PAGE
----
Neil Wagner, the No.2 ranked Test bowler in the world, has earned himself a name for constantly barraging the batsmen with short deliveries, the back breakers, with success.
The New Zealand seamer, who has an impressive test record of 206 wickets in 48 Test matches at an average of 26.60, and his short balls were the focal point of ICC’s Cricket Inside Out.
In the first episode of Cricket Inside Out, host Elma Smit asked expert panelists, Shaun Pollock and Harsha Bhogle, about why Neil Wagner bowls so many bouncers.
A ball is considered to be a bouncer when it’s pitched on a shorter length and crosses the batsman above his shoulder height.
Neil Wagner’s Bouncer Tactics
Shaun Pollock, the former South African pacer, believed that Wagner has found a game plan that is well suited to him and has consistently managed to execute the plan. An innovative method that also shapes the rest of the bowling line-up.
Pollock explained that the game plan is quite simple for Wagner’s attack. The captain sets the field for a short ball and owing to the fact that batsmen don’t come across such spells that often, they give into the game plan. This is one of the reasons for Wagner’s brilliance and an amazing Test season.
Harsha Bhogle, the cricket analyst spoke in depth about the indispensable nature of Wagner’s bowling to New Zealand Cricket.
Harsha believes that Wagner’s bouncing tactics completes the New Zealand’s bowling attack. Boult swings into the batsman, Southee swings it away from the batsman, and as a batsman if you feel confident with the swinging deliveries, comes in Wagner and bounces the brains off you.
Wagner’s Short Balls during Australia’s Tour 2019-20
In 2019, the Kiwis was toured Australia for a 3 Test match and 3 ODI match series. Although Kangaroos won the Test series by 3-0, the series witnessed some of the best short bowling attack by Neil Wagner.
In Test matches in SENA ( South Africa, England, New Zealand and Australia) countries, pace bowlers are expected to ball consistently for longer duration. Thus, in SENA countries a fast bowler balls around a thousand deliveries during a Test series.
Neil Wagner bowled a total of 945 deliveries on the trans-Tasmanian series, that’s about 50 overs per match.
He used the short delivery to attack the batsmen from different angles and troubled them throughout the series. He has proved time and again that it is nearly impossible to not fall for the trap and he showed the same resilience in this series.
Wagner went head to head with Smith, Warner, Wade and Labuschagne, giving them no chance. He was the 2nd highest wicket taker of the series and out of his 17 wickets, 09 of them came off the short ball.
Wagner was brilliant against the No.1 World Test batsman in particular. Steve Smith averages 71.32 at home, but against Wagner he seemed clueless. He faced 116 deliveries from Wagner and scored just 22 runs and got out to Wagner four times, all short deliveries.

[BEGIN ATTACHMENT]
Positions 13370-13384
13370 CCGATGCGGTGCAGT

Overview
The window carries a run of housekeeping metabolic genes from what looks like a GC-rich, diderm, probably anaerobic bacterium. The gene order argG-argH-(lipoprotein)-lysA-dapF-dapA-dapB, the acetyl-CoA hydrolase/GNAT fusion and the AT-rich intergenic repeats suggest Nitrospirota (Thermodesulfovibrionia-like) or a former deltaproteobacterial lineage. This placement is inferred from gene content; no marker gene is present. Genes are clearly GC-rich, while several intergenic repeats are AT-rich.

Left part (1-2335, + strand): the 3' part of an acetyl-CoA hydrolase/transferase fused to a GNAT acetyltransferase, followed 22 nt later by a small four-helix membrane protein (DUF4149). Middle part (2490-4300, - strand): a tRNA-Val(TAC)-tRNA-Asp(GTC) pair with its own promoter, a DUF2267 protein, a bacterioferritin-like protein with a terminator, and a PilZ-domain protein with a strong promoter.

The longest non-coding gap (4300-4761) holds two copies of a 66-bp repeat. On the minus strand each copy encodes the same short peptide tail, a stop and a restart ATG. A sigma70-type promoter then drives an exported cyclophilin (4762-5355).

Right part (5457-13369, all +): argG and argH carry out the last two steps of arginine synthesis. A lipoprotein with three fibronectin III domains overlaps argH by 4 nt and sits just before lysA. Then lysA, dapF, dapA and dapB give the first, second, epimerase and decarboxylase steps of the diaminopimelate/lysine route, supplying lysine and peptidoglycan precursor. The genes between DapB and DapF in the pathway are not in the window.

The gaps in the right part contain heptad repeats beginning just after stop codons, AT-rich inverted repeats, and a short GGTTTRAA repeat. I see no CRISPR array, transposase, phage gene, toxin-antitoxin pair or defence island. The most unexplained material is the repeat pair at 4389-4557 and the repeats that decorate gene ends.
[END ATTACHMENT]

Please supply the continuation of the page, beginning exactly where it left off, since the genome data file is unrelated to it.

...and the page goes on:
Short Ball Tactic
Bowling a short ball is very taxing, it requires a bit extra effort and the bowler is required to really bend the back to deliver a good short ball. Wagner is an absolute machine. Since January 2018, he has bowled 30% more short balls than his closest competitor Pat Cummins.
More than 50% of his wickets have come from a short or short of a length delivery. He has kept going back to his run up and relentlessly bowled short deliveries throughout his long spells.
The short ball tactic has been used before by few other bowlers as well. Harold Larwood, the English bowler who played from 1924-1932 was nicknamed “The Wrecker” for his bodyline tactic.
The cricket world also came across the West Indies’ fast bowling attack of the 1970s-80s that is still considered to be one of the deadliest bowling line-up. They were known as the four horsemen of death.
Michael Holding was nicknamed as the “Whispering Death” for his quite approach to the crease and “The Hitman” for his deadly bouncers. The West Indies bowling attack of the time bruised several players through the short-ball tactic.
Mitchel Johnson brought back the bodyline tactic and helped Australia win the 2013-14 Ashes series by 5-0. He burst through the crease with murderous intent and delivered dangerous balls consistently clocking 150kmph throughout the series. Johnson was the leading wicket taker with 37 wickets at an unbelievable average of 13.97.
Neil Wagner’s success against Australia in Australia was based on the body line tactic once again. He has troubled the best international batsman such as Steve Smith and Virat Kohli with his skills. He has earned the stripe of one of the best fast bowlers in the business by casting the short ball spell to his opponents.
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